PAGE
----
Effect of Synthesis Route on Photocatalytic Properties of 10% Ti Doped Bifeo3 Nanoparticles

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Effect of Synthesis Route on Photocatalytic Properties of 10% Ti Doped Bifeo3 Nanoparticles

Nafiza Anjum

Dept of Mechanical Engineering, SUST Sylhet, Bangladesh

Md. Yeashir Arafat

Dept of Mechanical Engineering, BUET Dhaka, Bangladesh

Syeda Noor E Lamia

Dept of Mechanical Engineering, University of Delaware Delaware, USA

Abdullah Al Noman

Dept of Mechanical Engineering, BUET Dhaka, Bangladesh

Abstract BiFeO3 (BFO) is drawing significant attention due to its growing potential as a multiferroic ceramic and applicability as photocatalyst. Our previous research showed that, Ti doping with BFO results in an increased ability of the sample for photocatalytic H2 fuel generation. This article is aimed at studying the photocatalytic properties of 10% Ti doped BiFeO3 ceramic and investigate the effect of synthesis route on the properties. Conventional sol-gel technique were followed in this experiment to prepare BiFe0.9Ti0.1O3 (BFTO) nanoparticles, which is a bottom-up synthesis process. 2-methoxy ethanol were used as solvent and to prevent agglomeration, citric acid was used as a capping agent. The Energy Dispersion Spectroscopy (EDS) analysis confirmed the homogeneous substitution of Ti in BiFeO3 nanoparticles. From the X-ray Diffractometer (XRD) patterns, structural modifications were investigated and compared. FESEM results showed that finer grade particles were synthesized from sol-gel method. The band gap energy of the selected samples was estimated from their Diffused Reflectance Spectra (DRS) graphs by applying Kubelka-Munk (KM) function. The absorption spectra confirmed that, the prepared sample can absorb light with wavelength from UV to visible region. It also exhibited higher band gap energy compared to the samples prepared from other top-down process.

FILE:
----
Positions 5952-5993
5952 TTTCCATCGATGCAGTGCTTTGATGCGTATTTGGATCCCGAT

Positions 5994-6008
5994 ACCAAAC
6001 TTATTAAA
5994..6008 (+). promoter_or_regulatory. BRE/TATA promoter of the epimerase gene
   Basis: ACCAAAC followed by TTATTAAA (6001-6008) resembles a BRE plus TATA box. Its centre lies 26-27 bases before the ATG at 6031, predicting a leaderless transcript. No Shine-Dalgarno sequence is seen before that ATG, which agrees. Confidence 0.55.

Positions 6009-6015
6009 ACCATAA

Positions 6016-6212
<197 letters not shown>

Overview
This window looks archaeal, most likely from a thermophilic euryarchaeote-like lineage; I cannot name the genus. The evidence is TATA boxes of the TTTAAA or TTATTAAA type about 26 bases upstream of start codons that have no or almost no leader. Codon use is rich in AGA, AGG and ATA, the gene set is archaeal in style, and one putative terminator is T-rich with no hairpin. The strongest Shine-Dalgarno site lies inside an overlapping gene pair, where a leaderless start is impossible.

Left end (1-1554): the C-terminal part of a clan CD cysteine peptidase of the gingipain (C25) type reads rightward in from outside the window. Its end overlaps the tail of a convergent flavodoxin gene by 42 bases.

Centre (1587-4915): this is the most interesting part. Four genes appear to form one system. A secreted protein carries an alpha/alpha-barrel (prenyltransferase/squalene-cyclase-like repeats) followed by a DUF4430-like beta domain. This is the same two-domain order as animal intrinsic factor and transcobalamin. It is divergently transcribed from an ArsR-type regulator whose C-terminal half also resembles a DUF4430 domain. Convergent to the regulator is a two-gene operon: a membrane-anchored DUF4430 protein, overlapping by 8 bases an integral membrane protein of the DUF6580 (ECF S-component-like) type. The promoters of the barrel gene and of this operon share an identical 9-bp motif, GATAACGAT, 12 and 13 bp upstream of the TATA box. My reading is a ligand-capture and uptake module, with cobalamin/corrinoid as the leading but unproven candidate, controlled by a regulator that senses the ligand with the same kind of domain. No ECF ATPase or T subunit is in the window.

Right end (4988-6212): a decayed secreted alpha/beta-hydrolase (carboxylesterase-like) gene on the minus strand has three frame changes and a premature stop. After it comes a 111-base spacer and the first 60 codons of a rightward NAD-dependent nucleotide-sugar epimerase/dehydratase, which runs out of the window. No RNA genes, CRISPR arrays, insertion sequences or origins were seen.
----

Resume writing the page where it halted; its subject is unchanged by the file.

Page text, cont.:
KeywordsMultiferroic; photocatalysis; perovskite; Bismuth Ferrite; Titanium doping; XRD; UV-Vis Spectroscopy


    In spite of having some inherited drawbacks, like, wide band gap, instability, photocorrosion, and the photogenerated charge carrier recombination etc, photoelectrocatalysts have recently obtained notable attentions worldwide. TiO2, WO3, Fe2O3, BiVO4 etc photoelectrocatalysts are recently being investigated [1, 2]. Among the numerous classes of materials, perovskites-based photocatalysts have distinct photophysical properties and offer unique advantages. Perovskites have the general formula as ABO3, where the A site and B site is occupied by the larger cation and the smaller cation, respectively. The perovskite has octahedral crystal structure where the eight corners are occupied by BO6 atoms. 12 oxygen coordinated A cations are located in between the eight BO6 octahedra [3, 4]. However, the phenomena of tilting of the octahedra occurs depending on the electromagnetive properties of the A and B cations and their ionic radii. This tilting might result in lower symmetry

    structures and varied electronic and optical properties. Different properties like, the band structure, electron and hole transportation, photoluminescence, and dielectric behavior [3, 2, 4] is affected by the degree of tilting. In photocatalysis, there are several reasons for the perovskite structures being significantly advantageous while comparing with the corresponding binary oxides. Firstly, perovskites have the potentiality to offer favorable band edge potentials allowing various photoinduced reactions. Secondly, A and B site cations can be engineered in the lattice allowing a wide scope to modify the band structure and other photophysical properties [4]. Thirdly, combining the effects of ferroelectricity with the photocatalytic effect gives rise to the photocatalytic activity, which is possible in perovskites. The enhancement of electron-hole separation and photocatalytic activity can be triggered utilizing the ferroelectric properties of BFO. Although, the ferroelectric properties of BFO has been studied, its other properties like, moderate band gap (2.2 eV), appropriate band edge positions, stability and nontoxicity indicate its suitability as a photoelectrocatalyst for water oxidation.